“Having sugar’s genetic template will allow us to look at growing sugarcane as a biofuel and a source of 100% recyclable bio-plastic, making it a substitute for petroleum in the production of countless items form cosmetics to car parts.”
An Australian researcher is conducting gene-editing experiments to tailor sugarcane production to effectively produce bio-fuels and bio-plastics. Professor Robert Henry, Director of the Queensland Alliance for Agriculture and Food University (QAAFI) at the University of Queensland, said sugarcane’s “reinvention” as an “energycane” crop could sustain the industry in the face of falling global demand for sugar.
“The industry must think beyond just producing sugar, to also producing electricity, bio-fuels for transportation and oils to replace traditional plastics,” he said.
He added: “It’s about reinventing sugarcane as a crop with a wider range of end uses, and sugarcane is ideal for renewables because it is fast-growing with abundant biomass.”
He is working with a global team to sequence the sugarcane genome as part of a US Joint Genome Institute project.
“Sugar is the last major cultivated plant to have its genome sequenced, and we expect to see it fully decoded by 2020,” Henry.
“Having sugar’s genetic template will allow us to look at growing sugarcane as a biofuel and a source of 100% recyclable bio-plastic, making it a substitute for petroleum in the production of countless items form cosmetics to car parts,” he added.
She said: “Gene-editing of the sugarcane genome will allow the sugar industry to explore adaptations that will reduce environmental impacts, especially on the Great Barrier Reef. It will help the industry to broaden the potential of a sugar crop to a wider range of uses.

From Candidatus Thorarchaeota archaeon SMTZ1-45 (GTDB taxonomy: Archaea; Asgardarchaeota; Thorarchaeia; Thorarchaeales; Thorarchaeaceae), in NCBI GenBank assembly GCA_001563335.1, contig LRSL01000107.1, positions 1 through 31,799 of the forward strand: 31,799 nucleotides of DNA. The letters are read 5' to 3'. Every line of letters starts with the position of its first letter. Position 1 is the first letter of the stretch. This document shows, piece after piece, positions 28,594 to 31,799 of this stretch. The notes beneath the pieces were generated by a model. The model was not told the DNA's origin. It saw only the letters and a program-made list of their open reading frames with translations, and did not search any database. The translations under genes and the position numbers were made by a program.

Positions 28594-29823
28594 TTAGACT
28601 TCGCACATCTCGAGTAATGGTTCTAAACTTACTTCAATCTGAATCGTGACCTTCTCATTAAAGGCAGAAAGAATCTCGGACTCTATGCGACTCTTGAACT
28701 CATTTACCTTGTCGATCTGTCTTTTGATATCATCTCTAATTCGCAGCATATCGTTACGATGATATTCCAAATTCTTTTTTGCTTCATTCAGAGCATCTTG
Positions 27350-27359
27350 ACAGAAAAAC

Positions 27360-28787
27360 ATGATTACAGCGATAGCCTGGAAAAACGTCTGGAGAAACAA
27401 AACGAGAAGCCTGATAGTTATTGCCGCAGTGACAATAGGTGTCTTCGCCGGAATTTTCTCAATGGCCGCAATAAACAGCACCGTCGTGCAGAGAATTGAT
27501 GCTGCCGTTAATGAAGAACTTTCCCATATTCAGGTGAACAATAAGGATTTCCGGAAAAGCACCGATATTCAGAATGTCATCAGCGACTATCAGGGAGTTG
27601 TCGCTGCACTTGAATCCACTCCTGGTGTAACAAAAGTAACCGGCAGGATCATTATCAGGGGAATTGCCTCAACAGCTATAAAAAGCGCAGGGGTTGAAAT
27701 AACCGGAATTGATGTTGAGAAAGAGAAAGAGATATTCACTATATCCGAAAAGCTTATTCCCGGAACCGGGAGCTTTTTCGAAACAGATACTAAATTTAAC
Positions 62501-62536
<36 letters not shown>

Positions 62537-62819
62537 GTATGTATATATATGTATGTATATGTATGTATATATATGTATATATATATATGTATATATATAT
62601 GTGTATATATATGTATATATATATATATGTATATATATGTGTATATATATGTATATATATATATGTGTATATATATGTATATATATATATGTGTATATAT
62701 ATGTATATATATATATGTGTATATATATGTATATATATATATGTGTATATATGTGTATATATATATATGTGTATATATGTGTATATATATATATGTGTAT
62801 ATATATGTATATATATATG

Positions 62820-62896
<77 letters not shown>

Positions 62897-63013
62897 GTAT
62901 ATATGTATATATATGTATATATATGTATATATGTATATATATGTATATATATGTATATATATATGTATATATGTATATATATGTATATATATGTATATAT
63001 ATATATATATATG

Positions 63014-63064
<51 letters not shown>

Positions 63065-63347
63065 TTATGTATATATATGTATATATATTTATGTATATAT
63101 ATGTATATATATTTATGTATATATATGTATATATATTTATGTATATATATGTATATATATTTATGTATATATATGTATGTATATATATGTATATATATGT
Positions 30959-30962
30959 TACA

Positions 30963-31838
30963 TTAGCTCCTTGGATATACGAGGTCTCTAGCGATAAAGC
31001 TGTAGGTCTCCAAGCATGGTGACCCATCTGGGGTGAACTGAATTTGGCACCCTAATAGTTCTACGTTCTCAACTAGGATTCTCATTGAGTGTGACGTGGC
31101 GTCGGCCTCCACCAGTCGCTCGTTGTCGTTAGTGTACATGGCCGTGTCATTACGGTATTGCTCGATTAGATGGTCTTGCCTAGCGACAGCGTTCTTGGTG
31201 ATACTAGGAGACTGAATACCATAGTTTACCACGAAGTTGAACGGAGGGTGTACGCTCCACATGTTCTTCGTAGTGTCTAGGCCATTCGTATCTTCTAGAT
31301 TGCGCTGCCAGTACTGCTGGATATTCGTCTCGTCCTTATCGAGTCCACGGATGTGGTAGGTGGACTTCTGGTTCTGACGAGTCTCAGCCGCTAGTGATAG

“Bio-fuels and bio-plastics will be important to the long-term future of the industry.”
Henry, who has helped lead genomic breakthroughs in decoding the sugarcane genome, said the science was quickly developing to allow growers to tap into the commercial opportunities in renewables.
“Australia’s sugarcane growers are facing a falling sugar price – driven by declining world demand and increased competition in India and Brazil. The industry must look to the future,” Henry said.
QAAFI researchers supported by the US Joint BioEnergy Institute (@jbei) and Sugar Research Australia (@sugarresearch )grant are testing a range of sugarcane varieties to identify which types produce ethanol most effectively and efficiently.
Researchers are also collaborating with the Indian Institute of Technology in Delhi to investigate to processes that break down sugarcane fibre to make bio-plastics.
“Drink bottles made from sugarcane bio-plastics are just one product on the agenda from this collaboration,” Henry explained. “Economics is key. Now that we understand more about the genetics of sugarcane, these sorts of products are becoming commercially realistic.”
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